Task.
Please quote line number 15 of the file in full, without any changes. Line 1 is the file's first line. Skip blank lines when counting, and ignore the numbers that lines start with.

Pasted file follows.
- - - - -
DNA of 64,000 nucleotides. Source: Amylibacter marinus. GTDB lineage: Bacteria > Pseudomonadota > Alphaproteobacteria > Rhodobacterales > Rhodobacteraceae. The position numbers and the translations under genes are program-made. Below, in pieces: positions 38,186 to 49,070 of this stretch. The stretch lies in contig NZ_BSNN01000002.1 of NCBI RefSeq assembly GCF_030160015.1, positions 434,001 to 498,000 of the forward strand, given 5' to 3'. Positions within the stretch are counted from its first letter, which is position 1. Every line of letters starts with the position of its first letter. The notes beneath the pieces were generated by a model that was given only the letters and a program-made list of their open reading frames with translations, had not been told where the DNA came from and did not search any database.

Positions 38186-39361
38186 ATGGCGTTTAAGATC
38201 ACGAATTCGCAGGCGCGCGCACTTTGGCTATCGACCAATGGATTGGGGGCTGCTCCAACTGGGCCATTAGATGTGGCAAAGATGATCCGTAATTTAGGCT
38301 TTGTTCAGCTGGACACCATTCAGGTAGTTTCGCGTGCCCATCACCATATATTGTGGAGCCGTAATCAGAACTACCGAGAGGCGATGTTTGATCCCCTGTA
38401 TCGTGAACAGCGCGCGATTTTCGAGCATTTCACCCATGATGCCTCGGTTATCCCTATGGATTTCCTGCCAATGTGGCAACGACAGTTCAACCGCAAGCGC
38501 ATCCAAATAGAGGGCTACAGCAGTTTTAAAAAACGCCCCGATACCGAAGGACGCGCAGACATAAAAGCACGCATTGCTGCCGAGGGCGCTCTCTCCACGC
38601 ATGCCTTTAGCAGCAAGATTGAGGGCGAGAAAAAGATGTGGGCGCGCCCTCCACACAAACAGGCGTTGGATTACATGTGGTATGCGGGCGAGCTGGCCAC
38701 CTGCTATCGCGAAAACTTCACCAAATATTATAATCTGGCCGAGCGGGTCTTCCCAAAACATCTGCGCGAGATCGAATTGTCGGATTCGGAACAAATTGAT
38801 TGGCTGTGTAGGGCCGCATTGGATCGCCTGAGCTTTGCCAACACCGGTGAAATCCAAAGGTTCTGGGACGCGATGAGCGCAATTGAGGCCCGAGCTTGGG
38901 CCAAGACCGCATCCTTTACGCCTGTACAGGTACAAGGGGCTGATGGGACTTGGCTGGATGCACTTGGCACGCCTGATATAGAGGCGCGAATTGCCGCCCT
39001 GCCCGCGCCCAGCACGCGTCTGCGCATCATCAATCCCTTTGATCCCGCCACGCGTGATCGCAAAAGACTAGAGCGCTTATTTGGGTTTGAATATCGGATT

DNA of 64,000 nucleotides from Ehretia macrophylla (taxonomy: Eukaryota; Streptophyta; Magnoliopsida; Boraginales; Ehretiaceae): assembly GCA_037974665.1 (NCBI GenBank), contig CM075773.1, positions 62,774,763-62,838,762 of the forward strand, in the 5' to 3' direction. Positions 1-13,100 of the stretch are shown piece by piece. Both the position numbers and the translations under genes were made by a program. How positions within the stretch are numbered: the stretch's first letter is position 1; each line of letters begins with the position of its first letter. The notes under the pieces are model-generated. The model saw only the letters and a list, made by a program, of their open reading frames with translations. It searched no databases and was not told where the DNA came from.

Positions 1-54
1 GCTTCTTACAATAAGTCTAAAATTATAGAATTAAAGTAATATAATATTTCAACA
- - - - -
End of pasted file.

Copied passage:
1 GCTTCTTACAATAAGTCTAAAATTATAGAATTAAAGTAATATAATATTTCAACA